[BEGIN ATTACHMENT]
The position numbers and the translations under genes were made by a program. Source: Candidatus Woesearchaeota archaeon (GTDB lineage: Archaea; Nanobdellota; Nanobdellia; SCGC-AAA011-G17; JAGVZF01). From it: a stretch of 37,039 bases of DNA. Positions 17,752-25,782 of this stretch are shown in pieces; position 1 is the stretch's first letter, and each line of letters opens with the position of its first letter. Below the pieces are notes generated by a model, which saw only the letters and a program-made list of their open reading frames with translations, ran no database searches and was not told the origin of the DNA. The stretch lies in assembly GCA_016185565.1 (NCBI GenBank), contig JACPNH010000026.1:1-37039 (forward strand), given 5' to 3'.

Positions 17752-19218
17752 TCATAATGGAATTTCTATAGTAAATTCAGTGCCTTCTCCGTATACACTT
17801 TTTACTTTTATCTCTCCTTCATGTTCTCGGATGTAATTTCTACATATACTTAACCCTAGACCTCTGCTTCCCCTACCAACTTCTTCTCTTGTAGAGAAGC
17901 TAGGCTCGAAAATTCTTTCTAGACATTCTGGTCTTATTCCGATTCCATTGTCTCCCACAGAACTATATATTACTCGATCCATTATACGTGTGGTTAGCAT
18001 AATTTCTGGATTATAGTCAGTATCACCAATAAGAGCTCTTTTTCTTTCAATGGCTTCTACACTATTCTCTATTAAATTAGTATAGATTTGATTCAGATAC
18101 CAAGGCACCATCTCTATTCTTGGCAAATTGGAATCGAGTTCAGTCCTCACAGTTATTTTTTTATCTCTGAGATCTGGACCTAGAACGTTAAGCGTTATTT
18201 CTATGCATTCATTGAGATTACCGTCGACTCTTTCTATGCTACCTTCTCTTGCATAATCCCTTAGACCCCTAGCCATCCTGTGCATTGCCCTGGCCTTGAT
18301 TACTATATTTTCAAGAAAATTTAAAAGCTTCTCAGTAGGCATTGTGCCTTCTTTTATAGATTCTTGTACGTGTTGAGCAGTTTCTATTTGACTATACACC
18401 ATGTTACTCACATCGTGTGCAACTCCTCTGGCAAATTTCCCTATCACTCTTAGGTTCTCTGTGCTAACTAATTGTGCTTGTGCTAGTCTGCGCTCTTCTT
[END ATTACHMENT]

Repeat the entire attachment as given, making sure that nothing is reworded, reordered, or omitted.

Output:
The position numbers and the translations under genes were made by a program. Source: Candidatus Woesearchaeota archaeon (GTDB lineage: Archaea; Nanobdellota; Nanobdellia; SCGC-AAA011-G17; JAGVZF01). From it: a stretch of 37,039 bases of DNA. Positions 17,752-25,782 of this stretch are shown in pieces; position 1 is the stretch's first letter, and each line of letters opens with the position of its first letter. Below the pieces are notes generated by a model, which saw only the letters and a program-made list of their open reading frames with translations, ran no database searches and was not told the origin of the DNA. The stretch lies in assembly GCA_016185565.1 (NCBI GenBank), contig JACPNH010000026.1:1-37039 (forward strand), given 5' to 3'.

Positions 17752-19218
17752 TCATAATGGAATTTCTATAGTAAATTCAGTGCCTTCTCCGTATACACTT
17801 TTTACTTTTATCTCTCCTTCATGTTCTCGGATGTAATTTCTACATATACTTAACCCTAGACCTCTGCTTCCCCTACCAACTTCTTCTCTTGTAGAGAAGC
17901 TAGGCTCGAAAATTCTTTCTAGACATTCTGGTCTTATTCCGATTCCATTGTCTCCCACAGAACTATATATTACTCGATCCATTATACGTGTGGTTAGCAT
18001 AATTTCTGGATTATAGTCAGTATCACCAATAAGAGCTCTTTTTCTTTCAATGGCTTCTACACTATTCTCTATTAAATTAGTATAGATTTGATTCAGATAC
18101 CAAGGCACCATCTCTATTCTTGGCAAATTGGAATCGAGTTCAGTCCTCACAGTTATTTTTTTATCTCTGAGATCTGGACCTAGAACGTTAAGCGTTATTT
18201 CTATGCATTCATTGAGATTACCGTCGACTCTTTCTATGCTACCTTCTCTTGCATAATCCCTTAGACCCCTAGCCATCCTGTGCATTGCCCTGGCCTTGAT
18301 TACTATATTTTCAAGAAAATTTAAAAGCTTCTCAGTAGGCATTGTGCCTTCTTTTATAGATTCTTGTACGTGTTGAGCAGTTTCTATTTGACTATACACC
18401 ATGTTACTCACATCGTGTGCAACTCCTCTGGCAAATTTCCCTATCACTCTTAGGTTCTCTGTGCTAACTAATTGTGCTTGTGCTAGTCTGCGCTCTTCTT